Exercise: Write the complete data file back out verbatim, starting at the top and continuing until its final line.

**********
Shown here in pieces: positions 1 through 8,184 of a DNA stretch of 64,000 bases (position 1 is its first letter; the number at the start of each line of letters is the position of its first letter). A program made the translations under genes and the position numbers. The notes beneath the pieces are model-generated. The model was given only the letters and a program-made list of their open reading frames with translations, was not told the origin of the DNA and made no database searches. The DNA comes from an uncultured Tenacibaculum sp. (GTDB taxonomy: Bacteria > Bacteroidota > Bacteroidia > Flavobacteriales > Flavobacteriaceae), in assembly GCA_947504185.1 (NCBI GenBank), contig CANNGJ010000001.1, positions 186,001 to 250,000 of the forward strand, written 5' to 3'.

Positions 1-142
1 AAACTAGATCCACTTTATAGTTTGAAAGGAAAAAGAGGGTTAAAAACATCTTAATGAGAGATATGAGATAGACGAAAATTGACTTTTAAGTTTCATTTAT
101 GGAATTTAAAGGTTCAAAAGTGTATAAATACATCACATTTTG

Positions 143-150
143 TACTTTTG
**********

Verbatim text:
Shown here in pieces: positions 1 through 8,184 of a DNA stretch of 64,000 bases (position 1 is its first letter; the number at the start of each line of letters is the position of its first letter). A program made the translations under genes and the position numbers. The notes beneath the pieces are model-generated. The model was given only the letters and a program-made list of their open reading frames with translations, was not told the origin of the DNA and made no database searches. The DNA comes from an uncultured Tenacibaculum sp. (GTDB taxonomy: Bacteria > Bacteroidota > Bacteroidia > Flavobacteriales > Flavobacteriaceae), in assembly GCA_947504185.1 (NCBI GenBank), contig CANNGJ010000001.1, positions 186,001 to 250,000 of the forward strand, written 5' to 3'.

Positions 1-142
1 AAACTAGATCCACTTTATAGTTTGAAAGGAAAAAGAGGGTTAAAAACATCTTAATGAGAGATATGAGATAGACGAAAATTGACTTTTAAGTTTCATTTAT
101 GGAATTTAAAGGTTCAAAAGTGTATAAATACATCACATTTTG

Positions 143-150
143 TACTTTTG